A good night’s sleep can cost a fortune. Sleep disorder diagnosis and sleep hygiene cost $23.7 billion in 2007, according to market research publisher, Marketdata Enterprises. That means high sales of sleeping pills, premium mattresses, high tech pillows, sleep masks, and more—and still Americans aren't getting enough sleep.
What if you could skip the pills, fancy pillows, and expensive mattresses and fall asleep by cutting out some unhealthy nighttime habits? Try these tips for getting some shut-eye before you shell out:
• Get off the couch. Regular exercise promotes healthy sleep—and weight loss, stress reduction, blood sugar management, and the list goes on. But allow at least 4 hours between exercise and going to bed as it will rev up your metabolism, making falling asleep harder.
• Step away from the computer, and the TV. It’s not easy to turn off the tech, but you need to be calm to get a good night’s sleep. Late-night TV watching and surfing the web will stimulate you.
• Pick a bed time (and a wake up time) and stick to it. Going to sleep at different times every night—10:00 p.m. one night and 1:00 a.m. the next—disrupts optimal sleep. Try to go to sleep at around the same time every night, even on the weekends. And wake up around the same time every day (with not more than an hour’s difference on the weekends).
• Have a nap, but not after 3 p.m. Evening naps will make it harder for you to get to sleep at night.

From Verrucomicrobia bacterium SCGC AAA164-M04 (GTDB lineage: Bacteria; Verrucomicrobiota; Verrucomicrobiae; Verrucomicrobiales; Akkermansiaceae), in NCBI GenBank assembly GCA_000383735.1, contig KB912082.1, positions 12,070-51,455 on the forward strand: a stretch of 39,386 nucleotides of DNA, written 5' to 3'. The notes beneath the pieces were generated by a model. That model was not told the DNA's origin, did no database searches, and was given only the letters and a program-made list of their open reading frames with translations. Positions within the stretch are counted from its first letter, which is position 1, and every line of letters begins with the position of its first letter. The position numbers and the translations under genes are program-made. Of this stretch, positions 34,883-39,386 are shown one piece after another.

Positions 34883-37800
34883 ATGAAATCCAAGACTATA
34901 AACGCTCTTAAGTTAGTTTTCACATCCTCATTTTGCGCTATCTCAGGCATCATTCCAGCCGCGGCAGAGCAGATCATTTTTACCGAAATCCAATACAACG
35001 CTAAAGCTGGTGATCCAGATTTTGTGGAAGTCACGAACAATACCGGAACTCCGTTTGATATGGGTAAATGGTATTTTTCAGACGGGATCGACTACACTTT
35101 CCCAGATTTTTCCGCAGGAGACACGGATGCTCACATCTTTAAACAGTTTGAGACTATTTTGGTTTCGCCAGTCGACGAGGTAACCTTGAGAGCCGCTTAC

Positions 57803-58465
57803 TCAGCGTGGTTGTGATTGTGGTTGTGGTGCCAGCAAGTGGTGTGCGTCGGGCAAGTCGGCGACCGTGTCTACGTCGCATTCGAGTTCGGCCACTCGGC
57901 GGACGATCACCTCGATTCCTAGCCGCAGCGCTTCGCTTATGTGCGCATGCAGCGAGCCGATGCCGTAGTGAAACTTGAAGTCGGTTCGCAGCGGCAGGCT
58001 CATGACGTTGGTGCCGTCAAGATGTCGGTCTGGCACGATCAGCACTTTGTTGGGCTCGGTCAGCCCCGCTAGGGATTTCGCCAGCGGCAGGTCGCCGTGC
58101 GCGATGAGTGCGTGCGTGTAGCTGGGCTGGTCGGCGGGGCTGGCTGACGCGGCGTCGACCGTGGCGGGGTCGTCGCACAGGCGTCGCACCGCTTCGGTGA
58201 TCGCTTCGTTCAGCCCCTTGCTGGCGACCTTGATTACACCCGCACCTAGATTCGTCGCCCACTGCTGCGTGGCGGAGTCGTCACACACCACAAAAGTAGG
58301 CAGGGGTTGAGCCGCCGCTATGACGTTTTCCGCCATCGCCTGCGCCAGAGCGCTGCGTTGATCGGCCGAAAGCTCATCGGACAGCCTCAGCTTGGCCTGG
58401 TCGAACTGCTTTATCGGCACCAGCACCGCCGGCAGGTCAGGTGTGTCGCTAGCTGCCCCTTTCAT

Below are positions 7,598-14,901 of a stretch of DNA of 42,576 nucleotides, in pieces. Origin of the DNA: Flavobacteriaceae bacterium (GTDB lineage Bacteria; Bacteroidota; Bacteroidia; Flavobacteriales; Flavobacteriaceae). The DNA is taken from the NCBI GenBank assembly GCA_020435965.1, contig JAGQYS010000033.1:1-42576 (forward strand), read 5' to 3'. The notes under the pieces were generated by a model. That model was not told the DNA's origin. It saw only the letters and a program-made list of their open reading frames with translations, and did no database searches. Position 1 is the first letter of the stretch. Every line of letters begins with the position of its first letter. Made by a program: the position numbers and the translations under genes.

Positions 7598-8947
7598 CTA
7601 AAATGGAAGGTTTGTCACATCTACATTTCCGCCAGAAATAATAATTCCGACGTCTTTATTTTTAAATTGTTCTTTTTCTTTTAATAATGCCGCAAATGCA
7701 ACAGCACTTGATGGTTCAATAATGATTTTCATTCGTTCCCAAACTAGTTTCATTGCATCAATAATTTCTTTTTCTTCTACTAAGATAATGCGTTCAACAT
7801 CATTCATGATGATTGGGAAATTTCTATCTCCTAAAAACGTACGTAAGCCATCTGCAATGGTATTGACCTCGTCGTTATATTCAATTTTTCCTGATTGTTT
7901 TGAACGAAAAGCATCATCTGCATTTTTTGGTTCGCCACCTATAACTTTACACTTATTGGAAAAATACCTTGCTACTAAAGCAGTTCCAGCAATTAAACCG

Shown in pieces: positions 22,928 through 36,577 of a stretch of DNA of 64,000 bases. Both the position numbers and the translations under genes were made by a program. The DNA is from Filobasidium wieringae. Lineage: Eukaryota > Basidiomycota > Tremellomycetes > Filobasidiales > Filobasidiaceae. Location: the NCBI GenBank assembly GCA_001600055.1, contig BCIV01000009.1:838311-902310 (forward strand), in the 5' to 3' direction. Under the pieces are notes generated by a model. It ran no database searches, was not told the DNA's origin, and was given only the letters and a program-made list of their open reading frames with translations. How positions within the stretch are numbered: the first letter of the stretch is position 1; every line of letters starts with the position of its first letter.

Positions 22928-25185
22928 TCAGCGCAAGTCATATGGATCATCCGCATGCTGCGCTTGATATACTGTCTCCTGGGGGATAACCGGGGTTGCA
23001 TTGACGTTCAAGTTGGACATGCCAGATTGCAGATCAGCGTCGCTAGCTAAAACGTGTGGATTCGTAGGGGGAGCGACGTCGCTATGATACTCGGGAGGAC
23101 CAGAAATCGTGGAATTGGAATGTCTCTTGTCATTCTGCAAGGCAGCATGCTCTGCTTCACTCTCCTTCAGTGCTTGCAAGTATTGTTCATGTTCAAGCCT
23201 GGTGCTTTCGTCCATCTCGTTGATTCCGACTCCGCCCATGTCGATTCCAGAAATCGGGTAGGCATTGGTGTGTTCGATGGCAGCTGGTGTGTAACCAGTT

• Keep your cool. Too hot, or too noisy, not dark enough, an uncomfortable bed, or not the right covers or pillow—all these can prevent a good night’s sleep. Solve these problems if you have them.
• Skip alcohol or caffeine, or have them at least 3 hours before bedtime. Caffeine will stimulate you, and while alcohol can help you fall asleep, it may cause you to wake up later and stop you from getting back to sleep or having a good night’s sleep.
• Relax, and let go of stress. The American Academy of Sleep Medicine recommends beginning rituals that help you relax each night before bed such as a warm bath, light snack, or a few minutes of reading. And try to get rid of or deal with things that make you worry. In a recent Consumer Reports National Research Center survey, stress was a top cause of sleeplessness.
Take our quiz to find out how your sleep habits compare with our survey respondents’. And for more on insomnia treatments , see our Treatment Ratings (subscribers only) and our free Best Buy Drugs report for recommendations and low-cost drug options.